GenLang is an international network that facilitates large-scale genomic investigations in relation to speech, language, reading, and related skills. The consortium brings together leading scientists from around the world who are interested in the genetic underpinnings of traits related to spoken and written language, not only for disorders but also interindividual variation in the normal range. As for most other human traits, the relevant genetic architecture is complex, heterogeneous, and multifactorial. Faced with such complexity, other fields of human genetics have greatly benefited from co-ordinating activities, and creating synergies between like-minded research teams, which has yielded important advances. With GenLang, the language sciences are also taking advantage of this successful team-science research model. GenLang operates under a set of agreed organizing principles that enables researchers to complement their ongoing research programmes with collaborative opportunities that might not otherwise be possible, in as transparent and inclusive a way as possible.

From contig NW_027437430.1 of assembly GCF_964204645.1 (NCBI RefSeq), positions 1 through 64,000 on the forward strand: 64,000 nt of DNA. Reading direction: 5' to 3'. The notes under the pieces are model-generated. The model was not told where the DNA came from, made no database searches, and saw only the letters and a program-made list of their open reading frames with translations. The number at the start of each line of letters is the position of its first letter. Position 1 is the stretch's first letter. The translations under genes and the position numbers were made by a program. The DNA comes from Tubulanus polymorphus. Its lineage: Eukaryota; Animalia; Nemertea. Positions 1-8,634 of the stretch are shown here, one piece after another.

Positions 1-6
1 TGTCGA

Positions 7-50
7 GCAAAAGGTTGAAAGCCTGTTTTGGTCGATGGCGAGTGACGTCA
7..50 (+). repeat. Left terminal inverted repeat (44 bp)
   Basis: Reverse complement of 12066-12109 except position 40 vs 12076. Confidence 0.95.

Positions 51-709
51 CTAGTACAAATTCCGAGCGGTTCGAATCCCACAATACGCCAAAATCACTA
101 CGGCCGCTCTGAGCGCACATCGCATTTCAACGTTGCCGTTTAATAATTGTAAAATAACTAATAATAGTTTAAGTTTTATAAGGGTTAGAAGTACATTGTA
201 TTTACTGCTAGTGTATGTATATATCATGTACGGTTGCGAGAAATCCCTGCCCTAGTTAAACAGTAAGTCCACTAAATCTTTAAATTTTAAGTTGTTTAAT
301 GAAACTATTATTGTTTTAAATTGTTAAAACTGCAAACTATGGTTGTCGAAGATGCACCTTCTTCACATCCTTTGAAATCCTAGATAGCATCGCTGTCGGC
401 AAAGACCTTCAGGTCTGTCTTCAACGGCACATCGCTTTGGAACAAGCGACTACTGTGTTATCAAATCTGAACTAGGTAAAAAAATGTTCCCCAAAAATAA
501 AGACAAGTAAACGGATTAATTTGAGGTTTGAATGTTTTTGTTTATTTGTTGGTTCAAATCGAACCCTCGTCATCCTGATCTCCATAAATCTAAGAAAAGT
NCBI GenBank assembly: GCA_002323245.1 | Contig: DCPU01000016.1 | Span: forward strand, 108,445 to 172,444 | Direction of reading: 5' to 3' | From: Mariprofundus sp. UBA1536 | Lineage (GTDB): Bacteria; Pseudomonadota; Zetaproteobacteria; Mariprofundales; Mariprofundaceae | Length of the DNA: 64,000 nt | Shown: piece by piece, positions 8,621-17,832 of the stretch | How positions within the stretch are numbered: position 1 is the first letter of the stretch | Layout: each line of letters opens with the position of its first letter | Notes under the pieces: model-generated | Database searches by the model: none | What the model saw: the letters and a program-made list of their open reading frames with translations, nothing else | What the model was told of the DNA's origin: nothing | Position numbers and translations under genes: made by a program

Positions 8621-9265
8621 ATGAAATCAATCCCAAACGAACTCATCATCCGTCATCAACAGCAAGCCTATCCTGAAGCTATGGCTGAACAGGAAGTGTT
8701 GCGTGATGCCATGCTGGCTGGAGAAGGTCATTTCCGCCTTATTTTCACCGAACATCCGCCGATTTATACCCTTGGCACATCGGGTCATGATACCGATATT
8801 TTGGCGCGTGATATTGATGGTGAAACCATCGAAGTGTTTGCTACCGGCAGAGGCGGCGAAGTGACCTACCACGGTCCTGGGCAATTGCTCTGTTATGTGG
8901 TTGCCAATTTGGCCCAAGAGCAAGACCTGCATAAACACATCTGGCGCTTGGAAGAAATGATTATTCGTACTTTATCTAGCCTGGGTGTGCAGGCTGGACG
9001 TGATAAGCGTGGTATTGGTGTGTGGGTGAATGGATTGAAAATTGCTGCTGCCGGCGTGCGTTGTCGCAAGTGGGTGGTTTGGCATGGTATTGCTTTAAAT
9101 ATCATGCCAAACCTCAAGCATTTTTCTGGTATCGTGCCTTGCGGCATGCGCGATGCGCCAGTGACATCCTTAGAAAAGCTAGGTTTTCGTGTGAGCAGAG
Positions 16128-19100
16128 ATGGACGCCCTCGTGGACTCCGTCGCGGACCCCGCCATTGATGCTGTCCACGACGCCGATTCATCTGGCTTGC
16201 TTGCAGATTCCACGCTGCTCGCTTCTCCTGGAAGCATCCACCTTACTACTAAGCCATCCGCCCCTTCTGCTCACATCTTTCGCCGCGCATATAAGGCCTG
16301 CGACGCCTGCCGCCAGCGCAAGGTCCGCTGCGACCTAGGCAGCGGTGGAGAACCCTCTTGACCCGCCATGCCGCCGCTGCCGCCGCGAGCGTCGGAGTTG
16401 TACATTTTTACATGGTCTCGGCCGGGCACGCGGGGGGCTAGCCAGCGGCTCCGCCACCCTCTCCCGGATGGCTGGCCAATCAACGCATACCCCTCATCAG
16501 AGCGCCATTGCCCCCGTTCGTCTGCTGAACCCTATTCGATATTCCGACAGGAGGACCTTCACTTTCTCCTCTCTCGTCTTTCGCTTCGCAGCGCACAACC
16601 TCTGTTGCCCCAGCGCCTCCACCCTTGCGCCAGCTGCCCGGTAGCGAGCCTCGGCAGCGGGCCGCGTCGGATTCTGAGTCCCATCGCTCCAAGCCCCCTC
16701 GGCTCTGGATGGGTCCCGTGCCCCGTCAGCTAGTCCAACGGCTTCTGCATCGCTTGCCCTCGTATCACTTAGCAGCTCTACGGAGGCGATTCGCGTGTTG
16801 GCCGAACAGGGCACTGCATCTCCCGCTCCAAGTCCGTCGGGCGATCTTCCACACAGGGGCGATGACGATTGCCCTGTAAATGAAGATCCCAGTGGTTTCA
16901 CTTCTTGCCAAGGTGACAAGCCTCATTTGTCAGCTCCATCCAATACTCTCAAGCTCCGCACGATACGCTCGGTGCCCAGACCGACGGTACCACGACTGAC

The primary goals of GenLang are (a) to develop and foster a network of actively-engaged researchers who are interested in sharing ideas and expertise in relation to genetic contributions to language and related traits; (b) to provide a flexible framework for robust high-powered genome-wide investigations of speech, language, reading, and related skills via meta-analyses of existing datasets; and (c) to find ways of harmonising approaches to phenotype definition across different collections, and help establish standardized testing approaches for future work in this area, across multiple languages. Phenotypes of interest to the network include disorders such as childhood apraxia of speech, developmental language disorder, and dyslexia, as well as quantitative measures of speech-, language-, and reading-related skills spanning the entire range of abilities.
Examples of GenLang activities include a genome-wide association study of quantitatively assessed reading- and language-related skills in up to ~34,000 participants, and establishment of a working group on developing online language assessment batteries for genomic studies.
If you would like to find out more about GenLang or learn about ways to participate in the network, please contact Simon Fisher.